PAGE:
Thereafter, they were intrinsically linked, not just with the horror genre, but with a very specific set of cult movies. Goblin still attempted to indulge their progressive rock fixations on the occasional non-soundtrack album, such as 1976’s Roller, which was traditionally prog in style. The group was unhappy with both the results and the label’s promotional efforts, and nearly disbanded. However, Argento intervened to smooth things over, and put Goblin to work creating a new soundtrack; this time, he shot the film only after hearing the music. The result, 1977’s Suspiria, became Goblin‘s most acclaimed work, combining the band’s riff-heavy and busy drum work with more eerie electronics than ever before, as well as sinister experimental vocal effects.

The title-track is masterful, it’s a mixture of modern and classical instrumentation intermingling, the use of various synthesisers, electric piano and grand piano, to create a sound that twinkles ominously. Mid-way through the song twists and mutates, making use of more electronics and warped synthesiser sounds, spectral whispered vocals re-emerge and the high-pitched celesta rings out over the top. Elsewhere on the soundtrack ‘Witch’ has an industrial quality and ‘Blind Concert’ starts out with bells chiming, before getting funky (it was the 70’s) with complicated drum rolls and cymbal crashing a feature throughout.

Film and soundtrack were hits once again, and the Goblin/Argento affiliation became unshakable. The band worked on over a dozen film soundtracks over the next two years. It ignited a highly successful period for the band, which came to an end in 1978 when the band split after the recording of George A. Romero‘s ‘Zombi‘ – also known as Dawn of the Dead. Romero favoured library music, as evidenced on Dawn of the Dead’s predecessor Night of the Living Dead. He used Goblin’s arrangements sparingly, however, Argento made his own European cut of the film which made use of everything. On the score for the European version of the soundtrack, they were credited as ‘The Goblins’.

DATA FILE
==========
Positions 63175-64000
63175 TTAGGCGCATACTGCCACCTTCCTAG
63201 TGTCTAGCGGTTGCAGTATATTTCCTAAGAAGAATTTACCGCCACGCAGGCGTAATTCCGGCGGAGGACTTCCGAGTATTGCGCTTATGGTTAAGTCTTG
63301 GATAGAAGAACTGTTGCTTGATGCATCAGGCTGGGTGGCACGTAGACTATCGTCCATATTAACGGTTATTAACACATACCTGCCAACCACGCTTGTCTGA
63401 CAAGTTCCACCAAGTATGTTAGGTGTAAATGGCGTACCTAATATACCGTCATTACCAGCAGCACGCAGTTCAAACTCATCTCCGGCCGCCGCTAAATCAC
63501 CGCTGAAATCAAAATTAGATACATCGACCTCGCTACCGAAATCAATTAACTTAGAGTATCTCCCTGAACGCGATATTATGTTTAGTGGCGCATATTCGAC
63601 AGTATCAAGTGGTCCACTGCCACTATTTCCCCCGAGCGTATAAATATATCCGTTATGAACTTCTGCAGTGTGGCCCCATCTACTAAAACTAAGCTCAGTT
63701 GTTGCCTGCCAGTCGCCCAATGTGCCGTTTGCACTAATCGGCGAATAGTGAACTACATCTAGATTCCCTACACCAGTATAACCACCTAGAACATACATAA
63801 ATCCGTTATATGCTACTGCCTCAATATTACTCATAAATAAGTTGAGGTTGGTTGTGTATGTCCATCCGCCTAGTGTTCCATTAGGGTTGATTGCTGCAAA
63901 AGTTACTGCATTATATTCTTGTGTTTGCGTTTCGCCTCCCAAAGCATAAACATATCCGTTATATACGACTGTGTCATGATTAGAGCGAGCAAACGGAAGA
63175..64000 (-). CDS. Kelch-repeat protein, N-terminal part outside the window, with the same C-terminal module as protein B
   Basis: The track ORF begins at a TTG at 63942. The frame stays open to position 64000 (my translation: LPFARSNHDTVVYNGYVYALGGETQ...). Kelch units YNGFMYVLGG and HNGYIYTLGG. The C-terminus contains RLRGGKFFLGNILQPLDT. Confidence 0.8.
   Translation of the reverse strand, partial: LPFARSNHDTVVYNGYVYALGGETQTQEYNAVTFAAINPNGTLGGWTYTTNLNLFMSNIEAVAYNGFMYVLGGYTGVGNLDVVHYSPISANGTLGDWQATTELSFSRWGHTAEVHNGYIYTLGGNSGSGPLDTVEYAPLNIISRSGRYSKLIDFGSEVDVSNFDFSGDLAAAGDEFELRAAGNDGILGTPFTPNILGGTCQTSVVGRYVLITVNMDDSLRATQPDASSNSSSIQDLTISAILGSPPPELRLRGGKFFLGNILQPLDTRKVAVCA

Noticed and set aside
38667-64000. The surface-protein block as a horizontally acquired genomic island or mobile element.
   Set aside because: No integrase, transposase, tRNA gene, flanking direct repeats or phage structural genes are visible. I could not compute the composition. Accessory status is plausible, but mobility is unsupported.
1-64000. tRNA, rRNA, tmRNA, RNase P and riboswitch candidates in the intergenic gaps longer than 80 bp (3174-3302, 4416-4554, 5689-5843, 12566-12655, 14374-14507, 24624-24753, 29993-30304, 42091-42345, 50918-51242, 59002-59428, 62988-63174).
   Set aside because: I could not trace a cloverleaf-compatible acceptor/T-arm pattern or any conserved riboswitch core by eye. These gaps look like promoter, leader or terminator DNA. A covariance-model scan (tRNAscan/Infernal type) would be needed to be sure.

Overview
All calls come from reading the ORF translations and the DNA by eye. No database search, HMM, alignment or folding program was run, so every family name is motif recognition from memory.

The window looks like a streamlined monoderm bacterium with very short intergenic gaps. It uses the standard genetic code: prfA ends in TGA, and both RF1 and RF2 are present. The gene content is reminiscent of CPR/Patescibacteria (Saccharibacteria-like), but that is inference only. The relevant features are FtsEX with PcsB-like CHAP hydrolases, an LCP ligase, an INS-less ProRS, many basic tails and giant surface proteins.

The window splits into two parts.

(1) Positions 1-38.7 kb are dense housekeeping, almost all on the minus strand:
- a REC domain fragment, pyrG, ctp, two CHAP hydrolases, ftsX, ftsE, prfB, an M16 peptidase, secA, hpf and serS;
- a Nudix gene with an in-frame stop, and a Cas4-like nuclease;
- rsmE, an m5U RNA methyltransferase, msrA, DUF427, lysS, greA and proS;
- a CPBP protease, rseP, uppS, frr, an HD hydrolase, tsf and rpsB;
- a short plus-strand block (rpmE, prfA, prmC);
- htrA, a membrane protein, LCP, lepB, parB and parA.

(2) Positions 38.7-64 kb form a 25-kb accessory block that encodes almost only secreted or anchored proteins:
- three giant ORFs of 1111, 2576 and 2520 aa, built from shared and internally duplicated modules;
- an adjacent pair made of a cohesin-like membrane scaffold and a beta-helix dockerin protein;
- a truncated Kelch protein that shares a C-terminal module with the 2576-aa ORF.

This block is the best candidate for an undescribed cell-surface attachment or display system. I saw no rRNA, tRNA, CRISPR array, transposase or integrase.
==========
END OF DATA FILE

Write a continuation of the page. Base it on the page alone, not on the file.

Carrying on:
On the Dawn of the Dead soundtrack you get a real sense of a band at the peak of their powers, spanning genres and experimenting with their sound. The soundtrack was made in 1978, a period pre-dating a lot of metal bands, and on a song such as Zaratozom you here a style of metal that became synonymous with a lot of 80’s metal bands.

Opener ‘L’alba dei morti viventi’ is essentially the blueprint for the Italian zombie movie sound. There’s slow, plodding drums, static synthesized bass and spooky sampled choral sounds, accompanied by bells and spooky wobbly analogue lead, which sounds like someone molesting a Theremin, an instrument that has always creeped me out; Jon Spencer of Blues Explosion fame) just about made it cool. While it is music synonymous with that film and zombies, the sound of the organ, with it’s connotations to mass and death harnesses real sinister undertones when utilised properly in any horror film.

It has 80’s stamped all over it, they are sounds that have come to define that era of horror films; for many of us when we think of Halloween or scary films it is these sounds we recall, lurking somewhere amongst scary memories of films like Halloween and Nightmare on Elm Street. After countless fall-outs, line-up changes, live shows and litigation, the band are finally back to something resembling their best. But it’s their imaginative approach, and traversing of genres, which led to unforgettable soundtracks that carved their place in musical history. Garrett Hargan